Happy to see Patricia Churchland, a Canadian neurophilosopher (her term for a neuroscientist and philosopher) many describe as a strong materialist, post this cautionary article criticizing exaggerated and premature claims about neuroscience findings and their potential applications. I'm reading her latest book Touching a Nerve: Our Brains, Our Selves which is a very good balance of objective descriptions of neuroscientific results, advocacy for pluralistic and multi-level analytics, and admonishment against exaggerated and premature neuroscientific claims and journalistic reporting. Her public-targeted book and the cautionary article below are examples of good descriptive science and are good for science. I recommend her book.


If this judgment holds up, humanist orgs should logically expect tax exemptions akin to what religious orgs and churches get, no?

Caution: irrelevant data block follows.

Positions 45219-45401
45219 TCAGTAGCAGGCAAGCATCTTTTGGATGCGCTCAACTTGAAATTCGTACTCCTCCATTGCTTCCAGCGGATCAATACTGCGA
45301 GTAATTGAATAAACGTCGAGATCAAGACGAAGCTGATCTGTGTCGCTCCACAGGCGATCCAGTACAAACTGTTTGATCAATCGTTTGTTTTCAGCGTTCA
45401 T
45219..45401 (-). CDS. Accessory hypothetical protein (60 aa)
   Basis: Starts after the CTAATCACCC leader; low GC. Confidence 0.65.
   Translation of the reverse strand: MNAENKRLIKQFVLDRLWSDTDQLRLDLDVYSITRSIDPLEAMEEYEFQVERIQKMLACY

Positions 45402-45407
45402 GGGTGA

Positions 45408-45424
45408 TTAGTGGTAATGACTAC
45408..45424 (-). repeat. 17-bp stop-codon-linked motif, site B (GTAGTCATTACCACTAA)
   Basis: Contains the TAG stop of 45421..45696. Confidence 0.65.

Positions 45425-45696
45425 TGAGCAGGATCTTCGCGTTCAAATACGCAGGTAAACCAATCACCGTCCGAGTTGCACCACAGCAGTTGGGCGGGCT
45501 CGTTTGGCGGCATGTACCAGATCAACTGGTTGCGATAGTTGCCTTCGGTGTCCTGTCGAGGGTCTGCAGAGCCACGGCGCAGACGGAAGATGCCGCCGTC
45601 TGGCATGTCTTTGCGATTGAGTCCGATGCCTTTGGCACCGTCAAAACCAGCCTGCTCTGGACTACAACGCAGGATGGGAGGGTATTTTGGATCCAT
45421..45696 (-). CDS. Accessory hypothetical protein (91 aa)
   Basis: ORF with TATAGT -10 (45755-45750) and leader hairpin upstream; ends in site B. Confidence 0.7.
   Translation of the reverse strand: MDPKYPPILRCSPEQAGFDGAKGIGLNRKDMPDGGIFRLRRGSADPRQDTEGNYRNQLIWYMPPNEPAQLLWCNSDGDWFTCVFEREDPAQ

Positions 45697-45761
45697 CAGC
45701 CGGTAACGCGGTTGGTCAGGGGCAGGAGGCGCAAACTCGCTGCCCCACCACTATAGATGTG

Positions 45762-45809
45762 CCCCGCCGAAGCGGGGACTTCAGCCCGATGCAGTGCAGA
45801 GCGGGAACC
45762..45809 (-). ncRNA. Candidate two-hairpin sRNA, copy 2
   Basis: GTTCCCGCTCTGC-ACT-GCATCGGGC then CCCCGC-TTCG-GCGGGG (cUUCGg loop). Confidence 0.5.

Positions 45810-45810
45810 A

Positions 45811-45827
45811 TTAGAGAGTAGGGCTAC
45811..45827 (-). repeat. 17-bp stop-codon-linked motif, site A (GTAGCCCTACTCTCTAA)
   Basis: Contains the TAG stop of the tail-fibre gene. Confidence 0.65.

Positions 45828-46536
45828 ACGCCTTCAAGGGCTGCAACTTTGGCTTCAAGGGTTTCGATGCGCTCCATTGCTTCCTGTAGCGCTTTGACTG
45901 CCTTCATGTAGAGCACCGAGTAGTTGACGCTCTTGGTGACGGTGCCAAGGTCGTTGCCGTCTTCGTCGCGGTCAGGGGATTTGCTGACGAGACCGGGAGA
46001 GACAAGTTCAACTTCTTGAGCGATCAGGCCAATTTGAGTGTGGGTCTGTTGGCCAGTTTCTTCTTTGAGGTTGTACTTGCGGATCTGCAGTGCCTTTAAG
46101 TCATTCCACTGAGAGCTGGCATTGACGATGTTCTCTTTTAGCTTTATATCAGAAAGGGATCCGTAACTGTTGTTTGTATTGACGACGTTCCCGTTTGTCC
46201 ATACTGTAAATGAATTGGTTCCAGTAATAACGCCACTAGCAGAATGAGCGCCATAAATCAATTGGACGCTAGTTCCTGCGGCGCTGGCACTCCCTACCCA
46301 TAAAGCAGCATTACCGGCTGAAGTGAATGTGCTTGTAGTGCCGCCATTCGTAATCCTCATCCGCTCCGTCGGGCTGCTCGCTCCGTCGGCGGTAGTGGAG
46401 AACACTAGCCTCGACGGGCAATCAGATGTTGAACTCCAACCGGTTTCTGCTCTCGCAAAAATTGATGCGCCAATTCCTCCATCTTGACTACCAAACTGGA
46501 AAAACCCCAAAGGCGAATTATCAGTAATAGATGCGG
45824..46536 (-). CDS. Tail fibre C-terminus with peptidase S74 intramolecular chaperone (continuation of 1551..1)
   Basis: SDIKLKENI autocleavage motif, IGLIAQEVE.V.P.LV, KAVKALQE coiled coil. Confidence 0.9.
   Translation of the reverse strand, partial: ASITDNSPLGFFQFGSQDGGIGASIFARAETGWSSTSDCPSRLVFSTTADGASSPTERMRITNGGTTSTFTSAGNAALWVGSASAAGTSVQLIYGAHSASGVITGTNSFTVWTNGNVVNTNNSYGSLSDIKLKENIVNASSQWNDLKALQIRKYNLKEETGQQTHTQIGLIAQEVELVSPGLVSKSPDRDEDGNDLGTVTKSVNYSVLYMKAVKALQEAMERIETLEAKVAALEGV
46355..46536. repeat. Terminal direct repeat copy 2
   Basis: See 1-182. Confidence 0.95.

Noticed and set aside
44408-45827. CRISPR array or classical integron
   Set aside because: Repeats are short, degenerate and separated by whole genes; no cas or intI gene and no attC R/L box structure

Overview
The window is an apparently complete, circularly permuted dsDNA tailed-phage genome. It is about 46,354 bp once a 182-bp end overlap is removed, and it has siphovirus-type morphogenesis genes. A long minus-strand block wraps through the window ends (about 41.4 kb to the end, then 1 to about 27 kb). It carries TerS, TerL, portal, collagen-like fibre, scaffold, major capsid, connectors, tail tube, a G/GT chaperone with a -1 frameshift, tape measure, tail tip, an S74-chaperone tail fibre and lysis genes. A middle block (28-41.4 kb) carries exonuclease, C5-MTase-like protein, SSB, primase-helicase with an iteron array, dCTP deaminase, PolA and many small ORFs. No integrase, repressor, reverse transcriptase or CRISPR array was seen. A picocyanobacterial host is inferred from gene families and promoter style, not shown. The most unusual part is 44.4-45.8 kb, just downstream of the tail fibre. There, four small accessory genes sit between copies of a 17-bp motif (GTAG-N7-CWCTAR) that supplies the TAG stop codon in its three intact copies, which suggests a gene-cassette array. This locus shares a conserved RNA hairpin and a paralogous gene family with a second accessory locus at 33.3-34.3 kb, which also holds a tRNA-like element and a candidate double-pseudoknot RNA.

This essay makes me rethink much of the fundamental knowledge scientists have developed about biological life. There's much more to it at the quantum level - from the molecular, to the mind, to the evolutionary - that we know very little about. The scientific study of such is promising and encouraging.

A deep, detailed understanding of the quantum aspects of physics, chemistry, and biology, if one is every developed, will be revolutionary, to say the least. Such a thorough knowledge could answer most if not all our questions about matter and behavior in a unifying way that could leave us with little else to study. Or, the pursuit of such unifying knowledge could reveal the futility of our efforts to develop a complete, absolute understanding of the universe.